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article imageOhio schools to impose fluoride mouth rinse program this year

By Andrew Moran     Aug 17, 2010 in Health
Cleveland - The Ohio Department of Health has announced that it will re-start a fluoride mouthrinse program that is designed to "help eradicate dental disease for Ohio's children." The program begins in the upcoming school year.
Last year, the Ohio Health Department halted the fluoride mouth rinse program after state legislators passed a bill that required health professionals administer any prescription medications given to children. In May,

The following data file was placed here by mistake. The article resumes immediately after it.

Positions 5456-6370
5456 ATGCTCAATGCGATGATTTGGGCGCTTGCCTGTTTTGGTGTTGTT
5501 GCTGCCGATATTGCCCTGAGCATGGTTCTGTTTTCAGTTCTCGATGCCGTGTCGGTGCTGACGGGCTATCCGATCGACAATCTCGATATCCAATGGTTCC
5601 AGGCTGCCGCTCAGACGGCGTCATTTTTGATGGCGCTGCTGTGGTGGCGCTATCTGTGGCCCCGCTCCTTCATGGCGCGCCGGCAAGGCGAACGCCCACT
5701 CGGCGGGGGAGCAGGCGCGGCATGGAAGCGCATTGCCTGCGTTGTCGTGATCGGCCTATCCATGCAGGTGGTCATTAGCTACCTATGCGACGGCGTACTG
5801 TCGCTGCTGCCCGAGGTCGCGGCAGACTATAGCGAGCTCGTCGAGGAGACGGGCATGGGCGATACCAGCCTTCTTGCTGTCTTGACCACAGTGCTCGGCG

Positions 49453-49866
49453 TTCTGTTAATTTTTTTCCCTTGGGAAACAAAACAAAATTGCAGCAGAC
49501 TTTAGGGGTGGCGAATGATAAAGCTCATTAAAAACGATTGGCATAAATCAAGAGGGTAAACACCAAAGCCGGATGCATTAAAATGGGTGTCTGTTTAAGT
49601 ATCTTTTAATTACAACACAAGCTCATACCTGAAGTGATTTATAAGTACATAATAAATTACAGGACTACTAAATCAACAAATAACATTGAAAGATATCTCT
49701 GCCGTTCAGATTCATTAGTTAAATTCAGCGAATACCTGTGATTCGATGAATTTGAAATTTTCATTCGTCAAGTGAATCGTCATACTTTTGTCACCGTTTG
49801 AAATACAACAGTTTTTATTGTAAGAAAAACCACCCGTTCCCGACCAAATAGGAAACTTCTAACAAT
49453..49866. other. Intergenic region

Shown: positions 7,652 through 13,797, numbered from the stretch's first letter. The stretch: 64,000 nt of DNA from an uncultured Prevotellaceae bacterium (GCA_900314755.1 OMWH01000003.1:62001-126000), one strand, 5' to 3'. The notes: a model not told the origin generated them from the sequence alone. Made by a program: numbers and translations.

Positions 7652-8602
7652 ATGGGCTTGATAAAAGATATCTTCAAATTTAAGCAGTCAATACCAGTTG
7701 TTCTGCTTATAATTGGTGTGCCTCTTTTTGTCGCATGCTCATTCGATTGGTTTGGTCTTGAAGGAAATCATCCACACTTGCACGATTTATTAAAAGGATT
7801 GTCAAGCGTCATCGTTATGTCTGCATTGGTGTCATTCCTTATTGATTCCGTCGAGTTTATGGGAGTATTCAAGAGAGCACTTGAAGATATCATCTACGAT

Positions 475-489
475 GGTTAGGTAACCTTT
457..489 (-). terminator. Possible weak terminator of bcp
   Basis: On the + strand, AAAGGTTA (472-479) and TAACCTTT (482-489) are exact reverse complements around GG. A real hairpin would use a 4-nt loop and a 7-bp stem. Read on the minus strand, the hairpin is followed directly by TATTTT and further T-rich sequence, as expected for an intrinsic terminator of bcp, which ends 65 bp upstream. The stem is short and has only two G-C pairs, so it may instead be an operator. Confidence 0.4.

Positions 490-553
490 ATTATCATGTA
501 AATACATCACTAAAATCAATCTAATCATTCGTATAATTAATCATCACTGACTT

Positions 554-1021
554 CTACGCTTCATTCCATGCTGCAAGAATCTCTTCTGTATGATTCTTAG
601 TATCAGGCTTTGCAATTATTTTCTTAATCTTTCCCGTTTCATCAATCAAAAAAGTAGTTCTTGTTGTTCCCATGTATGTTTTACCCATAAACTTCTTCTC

Ohio Governor Ted Strickland signed the bill and exempted the fluoride mouth rinse.
The program will begin once the upcoming school year starts in September, according to Cleveland.com. The purpose is to target areas without enough fluoridated water.
“Fluoride rinse programs are one tool to help eradicate dental disease for Ohio's children,” said Executive Director of the Ohio Dental Association, David Owsiany.
The program is paid for by the United States Department of Health and Human Services. This initiative is estimated to cost 25 cents per student per year. Schools will pass out cups of fluoride solution for five minutes each week in which they will “swish” and dispose in the garbage.
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